Archives for February 2018 | Marten IT Blog
February 2018

Apple facing numerous class actions over iPhone slow down

When Apple admitted to incorporating a feature that stopped iPhones with old, weak batteries from shutting down by slowing the phone down is facing numerous class actions.
Now, as a user and if you have any old devices where the battery is getting closer to the end of its life (all batteries have a finite life) would you rather have the device just suddenly shut down on you or slow down a little? I know the answer for myself but obviously there are many that see this as an opportunity to extort money for nothing.
Apple has since made changes that give the user a choice and also offered incredibly big discounts in a battery replacement program but obviously this is not good enough for the parasites.
So, how were people actually damaged by this? Did they actually ever notice any change in performance? I doubt it.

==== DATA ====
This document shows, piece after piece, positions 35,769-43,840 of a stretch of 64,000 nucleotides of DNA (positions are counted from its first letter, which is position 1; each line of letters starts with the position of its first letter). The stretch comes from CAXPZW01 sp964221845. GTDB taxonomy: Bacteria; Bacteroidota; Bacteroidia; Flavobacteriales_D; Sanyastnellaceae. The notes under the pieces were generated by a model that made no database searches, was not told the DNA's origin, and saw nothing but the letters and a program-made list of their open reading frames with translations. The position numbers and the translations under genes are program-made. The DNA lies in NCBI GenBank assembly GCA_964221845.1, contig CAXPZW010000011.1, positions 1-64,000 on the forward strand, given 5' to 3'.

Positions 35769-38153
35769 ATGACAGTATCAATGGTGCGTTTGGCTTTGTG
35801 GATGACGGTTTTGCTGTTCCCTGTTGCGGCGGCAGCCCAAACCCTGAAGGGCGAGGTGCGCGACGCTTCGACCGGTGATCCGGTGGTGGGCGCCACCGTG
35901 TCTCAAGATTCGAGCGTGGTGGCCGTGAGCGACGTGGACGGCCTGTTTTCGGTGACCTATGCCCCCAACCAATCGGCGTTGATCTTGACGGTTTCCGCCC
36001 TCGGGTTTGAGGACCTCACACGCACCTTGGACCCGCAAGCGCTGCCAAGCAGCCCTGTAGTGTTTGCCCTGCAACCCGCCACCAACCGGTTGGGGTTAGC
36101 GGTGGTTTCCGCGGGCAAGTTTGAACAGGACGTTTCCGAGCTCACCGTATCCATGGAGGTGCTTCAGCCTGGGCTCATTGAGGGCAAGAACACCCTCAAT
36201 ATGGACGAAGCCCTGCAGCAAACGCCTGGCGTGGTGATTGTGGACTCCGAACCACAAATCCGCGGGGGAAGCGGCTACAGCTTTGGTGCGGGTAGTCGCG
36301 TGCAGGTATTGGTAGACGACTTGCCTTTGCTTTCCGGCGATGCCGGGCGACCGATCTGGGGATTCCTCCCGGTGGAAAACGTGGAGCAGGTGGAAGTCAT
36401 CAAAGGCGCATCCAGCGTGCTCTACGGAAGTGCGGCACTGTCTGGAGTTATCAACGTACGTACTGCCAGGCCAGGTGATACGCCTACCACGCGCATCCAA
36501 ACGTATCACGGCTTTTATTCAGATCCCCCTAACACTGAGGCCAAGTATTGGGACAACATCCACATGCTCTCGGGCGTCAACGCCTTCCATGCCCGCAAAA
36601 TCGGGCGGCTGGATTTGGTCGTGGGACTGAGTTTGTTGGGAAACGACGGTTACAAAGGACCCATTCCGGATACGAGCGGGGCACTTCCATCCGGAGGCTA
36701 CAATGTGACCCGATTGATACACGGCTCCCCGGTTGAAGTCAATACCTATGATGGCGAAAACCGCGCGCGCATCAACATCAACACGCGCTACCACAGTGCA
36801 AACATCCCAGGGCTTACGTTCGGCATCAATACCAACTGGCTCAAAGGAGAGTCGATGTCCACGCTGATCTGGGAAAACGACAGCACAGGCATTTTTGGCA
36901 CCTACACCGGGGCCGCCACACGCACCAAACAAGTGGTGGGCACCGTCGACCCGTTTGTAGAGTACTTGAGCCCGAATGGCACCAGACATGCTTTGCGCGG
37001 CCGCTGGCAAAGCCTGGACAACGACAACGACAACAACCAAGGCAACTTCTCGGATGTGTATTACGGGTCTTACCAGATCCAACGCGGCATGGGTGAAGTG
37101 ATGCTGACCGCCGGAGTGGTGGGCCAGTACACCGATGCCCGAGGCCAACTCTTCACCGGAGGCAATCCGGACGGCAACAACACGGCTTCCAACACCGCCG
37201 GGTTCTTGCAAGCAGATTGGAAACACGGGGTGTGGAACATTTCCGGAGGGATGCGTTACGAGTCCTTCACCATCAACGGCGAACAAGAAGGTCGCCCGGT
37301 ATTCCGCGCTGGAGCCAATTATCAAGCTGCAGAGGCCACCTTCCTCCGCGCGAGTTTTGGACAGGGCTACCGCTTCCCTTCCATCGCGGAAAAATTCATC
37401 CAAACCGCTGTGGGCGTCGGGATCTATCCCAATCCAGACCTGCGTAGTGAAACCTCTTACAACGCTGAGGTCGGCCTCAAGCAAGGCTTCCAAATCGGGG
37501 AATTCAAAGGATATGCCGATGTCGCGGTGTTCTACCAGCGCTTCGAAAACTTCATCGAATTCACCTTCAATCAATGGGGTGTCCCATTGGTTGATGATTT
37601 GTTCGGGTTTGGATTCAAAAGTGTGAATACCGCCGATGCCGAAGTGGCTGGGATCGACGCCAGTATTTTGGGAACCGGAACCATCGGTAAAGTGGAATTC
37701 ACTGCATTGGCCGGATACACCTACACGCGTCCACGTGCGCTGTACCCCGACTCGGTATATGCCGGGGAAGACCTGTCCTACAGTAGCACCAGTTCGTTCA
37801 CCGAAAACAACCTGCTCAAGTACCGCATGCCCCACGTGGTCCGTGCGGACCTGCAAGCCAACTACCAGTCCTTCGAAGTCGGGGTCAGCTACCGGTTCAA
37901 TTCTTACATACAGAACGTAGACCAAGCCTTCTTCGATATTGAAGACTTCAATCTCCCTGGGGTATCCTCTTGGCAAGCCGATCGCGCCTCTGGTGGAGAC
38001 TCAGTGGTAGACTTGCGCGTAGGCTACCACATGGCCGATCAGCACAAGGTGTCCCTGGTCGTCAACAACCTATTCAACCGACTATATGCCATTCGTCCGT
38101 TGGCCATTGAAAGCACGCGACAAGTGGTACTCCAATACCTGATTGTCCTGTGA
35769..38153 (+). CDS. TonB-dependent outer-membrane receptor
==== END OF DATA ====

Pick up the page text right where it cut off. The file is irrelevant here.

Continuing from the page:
There appears to be little ethics when it comes to lawyers and money and according to a post on Zdnet at
https://goo.gl/1rnpMh, they state there are now some 60 cases.
Insanity prevails.

NBN Co pushes back crucial HFC status update

In an article on itnews, They have stated that the NBN Co has delayed a planned update on the state of its HFC network.

Fortunately for me, my HFC connection was completed and despite having many reservations, the speed and reliability have been good to date.

Source article:

The Trouble With HomePod Reviews

With its HomePod speaker, Apple has once again reshuffled existing genres. As an almost singular representative of the new consumer computational audio devices, HomePod’s slippery algorithms defeat quick and easy reviews.
My personal experience has been very positive. Despite some criticism about Siri, I have found it to work well. The sound quality is excellent with exceptionally good bass for such a small speaker as well as consistent clarity.
Others try to compare HomePod with cheaper speakers but the reality is that you get what you pay for and if it is sound quality you are looking for, the HomePod wins out.